Anden has an internal conflict during the entirety of Champion as to how to lead the war, and make the painful decisions war implies, while still remaining true to himself and not becoming the hated man his father was. He has impeccable grace and poise of diplomacy that serves as a shield between his emotions and the world’s conflicts. He is the Elector, the one with the final say, and his ending is not so much a conclusion than an endless fact, which is that he is the Elector.
Commander Jameson does horrible things, and so in turn, gets gunned down by Republic soldiers. As the ‘good guys’ we see her as atrocious and inhumane. In a moment of what seems to June as weakness, she tells June that she sees herself in June. That they are both cold, hard, calculating, and ruthless, that June could have become her. What hits June so hard, even though she wants to deny it, is that it’s true, that she could become her.
It seems so fitting that the beginning of Thomas’s story is making a hard decision for the Republic, by murdering his childhood friend because the state of California told him to. His story ends when he serves as a distraction to Colony soldiers to help Day and the Patriots get away. His last words are: Long live the Elector. Long live the Republic. You feel compassion for him for doing such a terrible deed because of his sense of duty that drives him and fuels him to do anything.
The last person focused on in Tess. She has a rather sweet moment with Day, where she expresses the reasons for her jealousy toward him. That she loved him as more than a crush, but as a lover, parent, friend, caretaker, sibling, and much more. She loved him because she could take care of him while he took care of her. He was her world for three solid years, so when June came in, she felt threatened. Tess is infected with the mutant plague, but her story ends well.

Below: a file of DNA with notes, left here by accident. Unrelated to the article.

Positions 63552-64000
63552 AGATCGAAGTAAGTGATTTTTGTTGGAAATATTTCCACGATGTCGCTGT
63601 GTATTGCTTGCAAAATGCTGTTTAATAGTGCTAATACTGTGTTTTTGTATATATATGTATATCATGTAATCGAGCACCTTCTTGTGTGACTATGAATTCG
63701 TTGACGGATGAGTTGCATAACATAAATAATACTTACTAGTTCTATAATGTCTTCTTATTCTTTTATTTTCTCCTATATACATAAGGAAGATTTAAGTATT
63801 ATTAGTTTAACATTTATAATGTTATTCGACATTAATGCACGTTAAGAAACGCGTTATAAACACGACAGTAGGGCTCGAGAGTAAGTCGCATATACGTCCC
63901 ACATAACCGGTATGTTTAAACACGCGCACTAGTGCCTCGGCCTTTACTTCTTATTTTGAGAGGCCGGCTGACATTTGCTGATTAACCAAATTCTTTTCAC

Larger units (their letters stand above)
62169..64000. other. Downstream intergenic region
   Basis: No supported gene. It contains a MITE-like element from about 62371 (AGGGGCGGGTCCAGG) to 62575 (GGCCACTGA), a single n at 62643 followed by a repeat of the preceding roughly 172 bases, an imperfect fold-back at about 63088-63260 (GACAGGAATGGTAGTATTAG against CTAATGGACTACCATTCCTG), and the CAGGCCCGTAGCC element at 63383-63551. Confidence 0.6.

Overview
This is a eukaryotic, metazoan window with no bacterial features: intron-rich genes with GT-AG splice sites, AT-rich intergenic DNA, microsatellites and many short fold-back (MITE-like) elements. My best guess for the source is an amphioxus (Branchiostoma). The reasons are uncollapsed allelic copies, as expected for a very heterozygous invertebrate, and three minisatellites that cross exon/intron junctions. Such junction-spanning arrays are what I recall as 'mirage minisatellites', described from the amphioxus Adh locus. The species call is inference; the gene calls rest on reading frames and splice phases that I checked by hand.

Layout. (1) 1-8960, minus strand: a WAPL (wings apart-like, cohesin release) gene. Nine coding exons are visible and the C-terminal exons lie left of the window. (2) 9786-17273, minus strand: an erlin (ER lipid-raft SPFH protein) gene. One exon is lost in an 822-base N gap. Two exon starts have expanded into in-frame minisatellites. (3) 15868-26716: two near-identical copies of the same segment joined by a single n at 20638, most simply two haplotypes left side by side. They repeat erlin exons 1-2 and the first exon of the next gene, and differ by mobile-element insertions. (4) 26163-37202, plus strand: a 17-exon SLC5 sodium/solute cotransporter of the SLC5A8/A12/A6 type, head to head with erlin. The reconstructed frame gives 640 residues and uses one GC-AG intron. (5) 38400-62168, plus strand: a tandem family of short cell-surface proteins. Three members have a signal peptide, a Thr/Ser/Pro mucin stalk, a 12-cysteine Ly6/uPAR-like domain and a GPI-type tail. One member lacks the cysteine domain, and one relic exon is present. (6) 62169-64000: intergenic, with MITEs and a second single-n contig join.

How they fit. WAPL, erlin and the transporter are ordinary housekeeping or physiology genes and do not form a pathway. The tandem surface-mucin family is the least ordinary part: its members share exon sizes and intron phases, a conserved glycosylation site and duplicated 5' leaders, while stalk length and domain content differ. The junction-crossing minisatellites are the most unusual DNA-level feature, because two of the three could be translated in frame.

*Spoiler alert on the romance only*

Onto what I would call the most exciting part of the review if I was reading it. The love square. There’s June, Day, Anden, and Tess. June’s decision between Anden and Day isn’t really a decision, in a good way. June’s decision to not be Princeps goes hand in hand with her decision not to choose Anden. She sees her reasons for not being a politician because of what the pressure does to Anden. Seeing what it does to Anden, defines why she doesn’t choose him. Day and June have this unique chemistry as a couple that Anden can’t compete with. It’s obvious Anden is attracted to June and wanted her as his Princeps. They even date for about four years in the epilogue, but the plain fact is that June cannot love him the way she loves Day. June and Day do the deed from pages 212-215 and she says she loves him. Meanwhile Day says he loves Tess…. except not in the way she wished he did. So there’s nothing too juicy between them.
Having Day forget June is so painful yet so perfect. When they meet 10 years later everything is possible again. It’s like what Day says, “Each day means a new 24 hours. Each day means everything is possible again.” They didn’t just get a new day. They got a new chance.